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There were actual "official" overhead kits designed and produced for the M10, and M36 (there may have been for the M18 but I'm not sure). They may have arrived in the ETO right near the end of the war. One thing to keep in mind, the the TD's role by late 1945 was really not to destroy German tanks, as those were few and far between, but performing indirect fire, and assault gun roles. They actually performed well in supporting infantry in the urban environment as was demonstrated by the two TD battalions that supported the 1st ID in Aachen. And those did not have overhead cover installed. They were placed in overwatch on long city streets as infantry advanced forward. By having three crewmen up and looking with binos they were able to quickly support infantry advancing ahead with direct fires.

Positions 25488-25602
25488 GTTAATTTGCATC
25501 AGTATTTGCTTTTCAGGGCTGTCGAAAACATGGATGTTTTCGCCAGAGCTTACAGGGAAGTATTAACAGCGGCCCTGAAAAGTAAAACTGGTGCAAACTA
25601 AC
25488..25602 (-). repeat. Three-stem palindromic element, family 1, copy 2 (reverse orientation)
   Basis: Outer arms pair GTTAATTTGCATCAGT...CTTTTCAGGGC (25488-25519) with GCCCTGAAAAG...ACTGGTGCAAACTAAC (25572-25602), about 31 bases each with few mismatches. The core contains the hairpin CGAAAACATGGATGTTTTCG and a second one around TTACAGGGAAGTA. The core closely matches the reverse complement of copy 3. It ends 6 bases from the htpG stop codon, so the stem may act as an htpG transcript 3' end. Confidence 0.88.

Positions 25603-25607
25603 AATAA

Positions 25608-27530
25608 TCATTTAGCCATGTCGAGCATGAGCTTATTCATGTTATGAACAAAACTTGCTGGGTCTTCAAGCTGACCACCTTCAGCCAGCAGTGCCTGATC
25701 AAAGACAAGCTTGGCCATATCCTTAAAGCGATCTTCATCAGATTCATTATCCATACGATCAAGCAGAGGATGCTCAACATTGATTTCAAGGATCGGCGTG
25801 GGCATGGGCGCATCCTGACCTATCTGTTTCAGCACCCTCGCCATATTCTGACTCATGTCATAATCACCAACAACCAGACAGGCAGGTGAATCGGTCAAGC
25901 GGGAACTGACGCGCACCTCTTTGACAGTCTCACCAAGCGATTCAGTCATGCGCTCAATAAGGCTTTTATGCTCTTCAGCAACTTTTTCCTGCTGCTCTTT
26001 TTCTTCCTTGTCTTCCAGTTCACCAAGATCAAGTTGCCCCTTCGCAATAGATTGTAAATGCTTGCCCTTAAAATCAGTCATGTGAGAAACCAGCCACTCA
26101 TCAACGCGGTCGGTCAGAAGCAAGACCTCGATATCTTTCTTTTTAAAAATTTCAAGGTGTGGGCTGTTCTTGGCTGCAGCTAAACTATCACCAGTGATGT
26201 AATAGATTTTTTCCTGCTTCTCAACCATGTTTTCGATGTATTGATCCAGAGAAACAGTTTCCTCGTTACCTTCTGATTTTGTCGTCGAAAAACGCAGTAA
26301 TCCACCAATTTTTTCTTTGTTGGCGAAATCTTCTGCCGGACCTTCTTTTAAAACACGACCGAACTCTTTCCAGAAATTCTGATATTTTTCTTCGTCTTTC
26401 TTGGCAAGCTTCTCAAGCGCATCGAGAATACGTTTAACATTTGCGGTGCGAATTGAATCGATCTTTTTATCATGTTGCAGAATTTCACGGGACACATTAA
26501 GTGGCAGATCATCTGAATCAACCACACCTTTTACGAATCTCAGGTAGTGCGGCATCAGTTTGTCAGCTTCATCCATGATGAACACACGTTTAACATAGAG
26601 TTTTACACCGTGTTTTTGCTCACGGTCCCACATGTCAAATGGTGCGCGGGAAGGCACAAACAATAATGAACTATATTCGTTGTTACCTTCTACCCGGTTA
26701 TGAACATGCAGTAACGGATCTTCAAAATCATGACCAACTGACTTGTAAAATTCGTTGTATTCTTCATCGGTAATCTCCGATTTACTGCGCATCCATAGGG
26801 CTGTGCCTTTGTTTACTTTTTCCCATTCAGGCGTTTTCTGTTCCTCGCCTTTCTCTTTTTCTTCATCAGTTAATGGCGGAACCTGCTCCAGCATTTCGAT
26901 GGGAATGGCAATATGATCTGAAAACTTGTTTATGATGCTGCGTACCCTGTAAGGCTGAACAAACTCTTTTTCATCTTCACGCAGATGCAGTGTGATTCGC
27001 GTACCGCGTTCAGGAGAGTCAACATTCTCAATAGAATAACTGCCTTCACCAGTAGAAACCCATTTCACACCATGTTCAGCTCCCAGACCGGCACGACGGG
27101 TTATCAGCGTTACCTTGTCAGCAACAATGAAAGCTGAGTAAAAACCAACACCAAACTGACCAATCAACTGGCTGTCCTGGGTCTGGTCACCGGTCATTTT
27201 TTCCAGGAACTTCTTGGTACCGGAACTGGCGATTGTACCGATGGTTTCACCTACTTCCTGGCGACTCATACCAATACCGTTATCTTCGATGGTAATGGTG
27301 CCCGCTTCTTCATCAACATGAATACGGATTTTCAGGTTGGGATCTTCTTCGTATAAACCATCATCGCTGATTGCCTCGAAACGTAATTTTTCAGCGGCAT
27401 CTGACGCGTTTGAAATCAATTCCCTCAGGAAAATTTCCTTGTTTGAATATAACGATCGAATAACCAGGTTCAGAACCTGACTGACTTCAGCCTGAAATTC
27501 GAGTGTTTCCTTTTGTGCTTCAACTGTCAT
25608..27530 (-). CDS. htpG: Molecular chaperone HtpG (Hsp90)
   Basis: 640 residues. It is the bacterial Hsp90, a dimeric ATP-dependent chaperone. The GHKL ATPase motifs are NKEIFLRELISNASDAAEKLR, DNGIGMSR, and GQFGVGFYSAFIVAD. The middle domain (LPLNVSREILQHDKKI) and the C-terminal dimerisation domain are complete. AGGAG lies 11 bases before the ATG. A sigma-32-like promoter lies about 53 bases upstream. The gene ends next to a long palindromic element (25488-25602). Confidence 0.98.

As to game terms, I would recommend only allowing US TDs to have such cover by SSR and scenario designers should be sure there was proof that they had such in the specific situation. And yes, if the TDs have the cover then they should not be treated as open topped vehicles.
 

Gordon

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It's possible that the South Korean M36s in FW should have production armored covers.
 

Eagle4ty